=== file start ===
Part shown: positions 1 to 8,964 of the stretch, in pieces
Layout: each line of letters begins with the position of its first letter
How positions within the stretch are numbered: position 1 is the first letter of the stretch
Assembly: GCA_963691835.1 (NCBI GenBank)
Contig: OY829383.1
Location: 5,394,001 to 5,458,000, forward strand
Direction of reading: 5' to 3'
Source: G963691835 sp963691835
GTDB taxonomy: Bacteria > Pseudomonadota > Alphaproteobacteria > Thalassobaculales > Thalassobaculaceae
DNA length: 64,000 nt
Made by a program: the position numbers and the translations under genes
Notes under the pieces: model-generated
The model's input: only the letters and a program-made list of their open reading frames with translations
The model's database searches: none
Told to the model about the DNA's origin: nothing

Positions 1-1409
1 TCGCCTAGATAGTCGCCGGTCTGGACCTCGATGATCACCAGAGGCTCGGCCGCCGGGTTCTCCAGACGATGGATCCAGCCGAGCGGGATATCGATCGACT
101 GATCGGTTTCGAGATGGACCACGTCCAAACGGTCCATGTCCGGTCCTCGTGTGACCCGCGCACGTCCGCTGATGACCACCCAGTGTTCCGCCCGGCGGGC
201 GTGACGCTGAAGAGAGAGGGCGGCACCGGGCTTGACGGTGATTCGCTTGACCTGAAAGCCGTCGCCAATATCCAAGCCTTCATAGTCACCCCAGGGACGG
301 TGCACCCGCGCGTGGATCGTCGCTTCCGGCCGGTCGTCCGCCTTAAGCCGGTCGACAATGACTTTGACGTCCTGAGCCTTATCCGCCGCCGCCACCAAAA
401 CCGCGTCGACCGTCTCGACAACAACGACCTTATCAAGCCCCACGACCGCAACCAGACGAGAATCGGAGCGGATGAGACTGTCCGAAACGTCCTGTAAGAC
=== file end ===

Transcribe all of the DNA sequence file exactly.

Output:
Part shown: positions 1 to 8,964 of the stretch, in pieces
Layout: each line of letters begins with the position of its first letter
How positions within the stretch are numbered: position 1 is the first letter of the stretch
Assembly: GCA_963691835.1 (NCBI GenBank)
Contig: OY829383.1
Location: 5,394,001 to 5,458,000, forward strand
Direction of reading: 5' to 3'
Source: G963691835 sp963691835
GTDB taxonomy: Bacteria > Pseudomonadota > Alphaproteobacteria > Thalassobaculales > Thalassobaculaceae
DNA length: 64,000 nt
Made by a program: the position numbers and the translations under genes
Notes under the pieces: model-generated
The model's input: only the letters and a program-made list of their open reading frames with translations
The model's database searches: none
Told to the model about the DNA's origin: nothing

Positions 1-1409
1 TCGCCTAGATAGTCGCCGGTCTGGACCTCGATGATCACCAGAGGCTCGGCCGCCGGGTTCTCCAGACGATGGATCCAGCCGAGCGGGATATCGATCGACT
101 GATCGGTTTCGAGATGGACCACGTCCAAACGGTCCATGTCCGGTCCTCGTGTGACCCGCGCACGTCCGCTGATGACCACCCAGTGTTCCGCCCGGCGGGC
201 GTGACGCTGAAGAGAGAGGGCGGCACCGGGCTTGACGGTGATTCGCTTGACCTGAAAGCCGTCGCCAATATCCAAGCCTTCATAGTCACCCCAGGGACGG
301 TGCACCCGCGCGTGGATCGTCGCTTCCGGCCGGTCGTCCGCCTTAAGCCGGTCGACAATGACTTTGACGTCCTGAGCCTTATCCGCCGCCGCCACCAAAA
401 CCGCGTCGACCGTCTCGACAACAACGACCTTATCAAGCCCCACGACCGCAACCAGACGAGAATCGGAGCGGATGAGACTGTCCGAAACGTCCTGTAAGAC